Chapel Hill: Sports

June 27, 2014

Does the USA really love soccer?

Television commentators – promoting their own product – tell us that soccer is the next big thing. Clearly people in Chapel Hill love soccer. But do they love it more than basketball?

Ever since the days of Kyle Rote Jr., the nation’s media has tried to tell us that soccer was the “Next Big Thing.”

It’s big ... Big! they said. Getting bigger all the time.

And it’s inevitable. Millions love it. You’ll love it, too. You will have to love it or be considered as square as Wyoming.

What’s your problem, Low Brow America? Live in a trailer? Addicted to ugh, football?

Of course, you lout, football isn’t “real” football, they said.

Get over yourself, Mr. Hipster. The USA didn’t invent the term “soccer.” The English did. They reduced the term Football Association down to just Association and further slanged it down to soccer, decades ago.

And just because ESPN says it’s getting big numbers for the World Cup, don’t think that means soccer is suddenly the top shelf in sports.

Much has been made of the 9.6 rating for the USA-Portugal match – 18.2 million viewers – which was a new high for a U.S. men’s soccer match.

Last winter, a run-of-the-mill NFL playoff game between Green Bay and San Francisco drew 47.1 million viewers to Fox.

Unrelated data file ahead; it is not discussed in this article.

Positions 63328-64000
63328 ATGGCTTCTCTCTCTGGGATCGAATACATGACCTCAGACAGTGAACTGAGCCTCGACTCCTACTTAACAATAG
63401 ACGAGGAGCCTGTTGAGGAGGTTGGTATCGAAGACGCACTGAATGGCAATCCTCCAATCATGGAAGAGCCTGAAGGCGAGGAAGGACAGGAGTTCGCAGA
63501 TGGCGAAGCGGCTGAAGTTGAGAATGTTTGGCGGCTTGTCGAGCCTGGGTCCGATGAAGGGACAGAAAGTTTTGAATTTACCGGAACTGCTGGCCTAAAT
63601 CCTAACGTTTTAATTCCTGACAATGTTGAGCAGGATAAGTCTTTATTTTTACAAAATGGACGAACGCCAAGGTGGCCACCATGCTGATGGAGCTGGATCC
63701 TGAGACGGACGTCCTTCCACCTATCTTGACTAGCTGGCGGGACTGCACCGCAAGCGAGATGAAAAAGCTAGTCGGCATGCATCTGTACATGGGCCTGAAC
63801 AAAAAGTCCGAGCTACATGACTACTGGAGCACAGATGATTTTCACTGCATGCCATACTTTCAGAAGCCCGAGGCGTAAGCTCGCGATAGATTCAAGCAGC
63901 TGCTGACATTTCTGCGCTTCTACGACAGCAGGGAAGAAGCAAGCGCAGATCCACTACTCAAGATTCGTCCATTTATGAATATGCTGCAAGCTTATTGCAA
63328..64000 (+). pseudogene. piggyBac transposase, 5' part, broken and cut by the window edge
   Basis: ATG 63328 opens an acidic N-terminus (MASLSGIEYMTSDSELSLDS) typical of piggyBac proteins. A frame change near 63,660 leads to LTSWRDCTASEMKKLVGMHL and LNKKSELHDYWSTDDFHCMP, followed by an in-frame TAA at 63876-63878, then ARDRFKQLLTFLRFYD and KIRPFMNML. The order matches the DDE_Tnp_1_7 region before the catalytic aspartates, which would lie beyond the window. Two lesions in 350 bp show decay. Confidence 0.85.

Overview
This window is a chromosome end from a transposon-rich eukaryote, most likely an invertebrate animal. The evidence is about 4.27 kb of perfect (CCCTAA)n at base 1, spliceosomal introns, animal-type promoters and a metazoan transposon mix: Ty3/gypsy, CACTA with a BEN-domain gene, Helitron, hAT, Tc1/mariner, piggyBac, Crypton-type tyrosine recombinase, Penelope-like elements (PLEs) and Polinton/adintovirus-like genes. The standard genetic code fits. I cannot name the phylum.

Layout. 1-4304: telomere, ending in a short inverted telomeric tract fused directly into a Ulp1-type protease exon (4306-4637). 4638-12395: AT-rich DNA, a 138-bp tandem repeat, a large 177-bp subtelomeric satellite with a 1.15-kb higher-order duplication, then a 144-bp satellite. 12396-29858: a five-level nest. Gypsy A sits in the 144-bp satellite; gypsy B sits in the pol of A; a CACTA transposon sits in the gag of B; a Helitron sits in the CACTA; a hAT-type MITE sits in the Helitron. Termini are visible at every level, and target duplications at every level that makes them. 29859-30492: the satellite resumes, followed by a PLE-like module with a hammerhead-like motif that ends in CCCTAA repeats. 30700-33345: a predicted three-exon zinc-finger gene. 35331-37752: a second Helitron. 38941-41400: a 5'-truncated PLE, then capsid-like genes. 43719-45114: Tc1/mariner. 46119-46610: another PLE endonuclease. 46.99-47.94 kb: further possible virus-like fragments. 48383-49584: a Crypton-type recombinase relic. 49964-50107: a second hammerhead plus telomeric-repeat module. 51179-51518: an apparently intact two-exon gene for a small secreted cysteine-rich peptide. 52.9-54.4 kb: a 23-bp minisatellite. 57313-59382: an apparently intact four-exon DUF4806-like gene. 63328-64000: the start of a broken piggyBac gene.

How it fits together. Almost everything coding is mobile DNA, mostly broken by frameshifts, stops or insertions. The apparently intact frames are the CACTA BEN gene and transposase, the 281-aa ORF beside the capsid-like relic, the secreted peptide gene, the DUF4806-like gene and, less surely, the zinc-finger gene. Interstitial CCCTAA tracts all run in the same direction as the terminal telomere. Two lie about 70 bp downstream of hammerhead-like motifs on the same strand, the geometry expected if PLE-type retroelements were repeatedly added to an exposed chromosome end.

Nielsen said a total of 20 million viewers tuned in to either ESPN or the NFL Network to watch some or all of the 2014 NFL Draft’s first night. Not a game – the Draft!

But don’t get me wrong. I’m actually one of those pinheads that watched all three U.S. matches in World Cup pool play.

I’ve been a sucker for soccer ever since I played it as a high school senior. Later came some pretty fabulous pickup games on Fetzer and Navy Field, where I got to play alongside college All-Americans and even some pros. One guy had been a teammate of Pele.

There’s no doubt in my mind that more and more people play soccer. Look around here; there are soccer fields everywhere for youth leagues.

But will people watch it?

What people really like to see is success.

When they were habitually winning MLB division titles, the Atlanta Braves helped Ted Turner turn WTBS into the world’s first “superstation” on cable.

The Dallas Cowboys were “America’s Team” – as long as they won Super Bowls. Now the Cowboys are better known as the team with the world’s biggest jumbo-screen in their stadium.

Locally, fans still turn out in big numbers for Carolina women’s soccer, but Fetzer Field sees its biggest audiences when the Tar Heels are driving toward another national championship. (What’s Anson Dorrance‘s number of NCAA trophies up to now ... 51?)

And local high school soccer draws fine, but the SRO crowds show up for the Chapel Hill-East-Carrboro matches and for N.C. state championship finals.

Americans liked to see the U.S. advance out of World Cup pool play. But they’re not excited that the team did it by virtue of goal-differential after successive ties.

Americans will start watching for real if the USA starts winning for real.

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